The work is occasionally derided for, among other things, certain perceived patronizing or condescending attitudes, an unfair evaluation that dismisses the context of when it was written and fails to fairly acknowledge the work's tremendous impact. The work played a key role in our history.

Another way to admire this woman is to acknowledge her focus and productivity as a writer, and her considerable skill as a literary artist.

Parenthetically, I'm pleased to be in the same family tree as Mrs. Stowe, on my mother's side of my family. But I know I would be honoring her here even without the family connection.


Inducted into the Dreamland Literary and Cinematic Society on this day, 23 March, 2010.

Respectfully submitted,

Brenda Cox Giguere

*The Oakland Museum of California will reopen on May 1 of this year after extensive refurbishing and redesign.

Sunday, March 21, 2010

sunflowers on a starry night

A worn-looking man sits disconsolately at a café table on a quiet cobblestone street. Behind him is a dazzling starry sky, but the man is peering down into his coffee cup. His reverie is interrupted by the arrival of a man in a dark suit with a dark turtleneck and expensive-looking eyewear. His hair is in a sleek ponytail, and he is sporting a cultivated and near-perfect two-day beard growth. Even in the near-dark, his teeth are gleaming white.

MAN: Excuse me… is your name Vincent? Vincent Van Gogh?

VINCENT: Yes… yes it is. Who are you?

MAN: Name’s Metro… Mark Metro, of Metro Marketing. (extends hand) Can I buy you another coffee, Vincent?

VINCENT: Uh… no. No, I’m fine. Do I know you?

METRO: No, Vincent. But I’m hoping in the next few minutes that will change. (Pauses, looks at chair next to Vincent, then seats himself) What would you say if I told you I have secrets to success… secrets that could turn things around for you? That today could be a new beginning for you? Well, I’m here to tell you, it’s no dream!

VINCENT: Well, I wouldn’t mind selling some paintings, actually. And it gets old trying to explain my vision to people when it’s right in front of them to see. But I’m not sure…

METRO: Exactly! Of course you wouldn’t mind selling paintings! What artist wouldn’t? Listen, I’ve been checking around. I know the market… it’s my job to know the market. It’s your job to paint, right? But not just any old painting you feel like. There’s something terribly self-indulgent about that, if you’ll pardon my saying so! How can you possibly succeed if you just take shots in the dark like that?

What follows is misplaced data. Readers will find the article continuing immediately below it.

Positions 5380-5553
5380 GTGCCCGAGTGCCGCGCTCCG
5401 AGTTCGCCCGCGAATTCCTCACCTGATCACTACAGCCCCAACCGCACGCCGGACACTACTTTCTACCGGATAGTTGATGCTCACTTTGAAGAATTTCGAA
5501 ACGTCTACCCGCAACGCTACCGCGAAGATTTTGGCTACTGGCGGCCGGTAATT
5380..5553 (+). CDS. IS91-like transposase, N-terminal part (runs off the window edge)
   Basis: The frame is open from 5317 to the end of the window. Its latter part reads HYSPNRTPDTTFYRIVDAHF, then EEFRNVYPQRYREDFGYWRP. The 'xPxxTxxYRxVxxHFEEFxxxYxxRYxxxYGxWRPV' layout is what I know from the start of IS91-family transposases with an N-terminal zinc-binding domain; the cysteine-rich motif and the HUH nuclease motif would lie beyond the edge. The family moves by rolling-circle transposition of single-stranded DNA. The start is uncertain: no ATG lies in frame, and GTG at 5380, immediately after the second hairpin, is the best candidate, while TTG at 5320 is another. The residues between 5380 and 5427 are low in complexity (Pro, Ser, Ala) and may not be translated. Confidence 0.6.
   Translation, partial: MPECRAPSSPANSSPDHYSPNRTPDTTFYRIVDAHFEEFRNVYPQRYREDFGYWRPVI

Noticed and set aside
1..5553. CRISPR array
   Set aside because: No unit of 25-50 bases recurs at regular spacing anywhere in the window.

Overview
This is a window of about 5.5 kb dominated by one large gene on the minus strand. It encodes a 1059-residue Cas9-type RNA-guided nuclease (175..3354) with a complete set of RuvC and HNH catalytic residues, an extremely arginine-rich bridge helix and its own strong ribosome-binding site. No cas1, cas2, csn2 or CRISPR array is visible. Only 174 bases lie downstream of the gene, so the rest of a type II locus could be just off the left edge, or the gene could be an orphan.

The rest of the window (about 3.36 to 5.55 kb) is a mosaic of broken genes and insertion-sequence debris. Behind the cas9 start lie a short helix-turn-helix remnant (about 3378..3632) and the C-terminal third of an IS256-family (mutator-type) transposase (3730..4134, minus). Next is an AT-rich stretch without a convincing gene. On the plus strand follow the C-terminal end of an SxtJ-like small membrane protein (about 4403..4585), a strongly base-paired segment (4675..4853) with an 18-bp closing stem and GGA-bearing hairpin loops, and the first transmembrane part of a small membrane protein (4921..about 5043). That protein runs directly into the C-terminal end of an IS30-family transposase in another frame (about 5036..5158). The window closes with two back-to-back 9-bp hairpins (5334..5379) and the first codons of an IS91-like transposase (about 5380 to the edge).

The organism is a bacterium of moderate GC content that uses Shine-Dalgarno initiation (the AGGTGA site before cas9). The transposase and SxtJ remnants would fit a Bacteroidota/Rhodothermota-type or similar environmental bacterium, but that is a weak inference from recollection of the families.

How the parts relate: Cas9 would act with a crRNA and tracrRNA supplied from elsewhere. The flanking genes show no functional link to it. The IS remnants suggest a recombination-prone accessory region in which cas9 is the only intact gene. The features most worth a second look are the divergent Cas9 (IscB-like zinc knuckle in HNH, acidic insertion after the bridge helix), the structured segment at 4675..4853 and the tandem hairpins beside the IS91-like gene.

VINCENT: Well, I was hoping a few more people could learn to appreciate what I’m doing, and then success would follow. I’m actually sort of surprised at the blank looks I get sometimes. It can be pretty depressing. But every now and then, somebody astute says, “Hey, I see exactly what you’re doing here, and it’s exciting, intelligent work… thank you for painting it; keep the faith, man.” Then I’m reminded of what I must believe is true… that there really is something to what I’m doing.

METRO: I see.

VINCENT: Of course, those people are other artists, and usually have even less money than I do.

METRO: (makes clucking sounds and shakes his head) Vincent, Vincent… why make the public work that hard? Why suffer for your sanity? A picture is worth a thousand words, so let’s talk about your last painting, shall we? Then you’ll know what I’m talking about.

VINCENT: Sunflowers? What about it?

METRO: Here’s what my research tells me about sunflowers. Sunflowers… well, they’re just not cutting it. People don’t want to see a picture of something that grows next to a barn. They want something better. They want some glamour hanging over their sofas.

VINCENT: (looks puzzled)

METRO: I’ve got one word for you, Vincent: Roses. Big, beautiful roses in an attractive vase. It works for Hallmark, it can work for you. Of course, you have some leeway with the colors, but if you’d like to further refine your efforts, we’ve done studies on the five most popular colors, broken down by demographics. Warm-up on your coffee, Vincent? (Metro gestures for a waiter, then points to Vincent’s cup, then himself). One fellow I represent, he’s got the dewdrop-on-the-petal thing really working for him. I forget his name right now, but you’ve seen his stuff.

VINCENT: Look, Metro, I don’t have anything against roses. If a patron hired me, I’d probably do some roses for him. But why would somebody look at my work and want roses, when the whole blooming point is that it’s sunflowers… done my way? Don’t you detect any irony here?

METRO: Vincent, there’s no point in being a martyr. Do you want to die without selling anything? What do you think is going to happen? Best-case scenario… a hundred years rolls by, and your sunflower canvas goes up for auction, maybe tastes have changed, maybe somebody thinks you were a genius. So what? Are they going to tap on your casket and toss you a percentage? Give you an award? Maybe somebody will write a song about you. How many potatoes does that put on your table?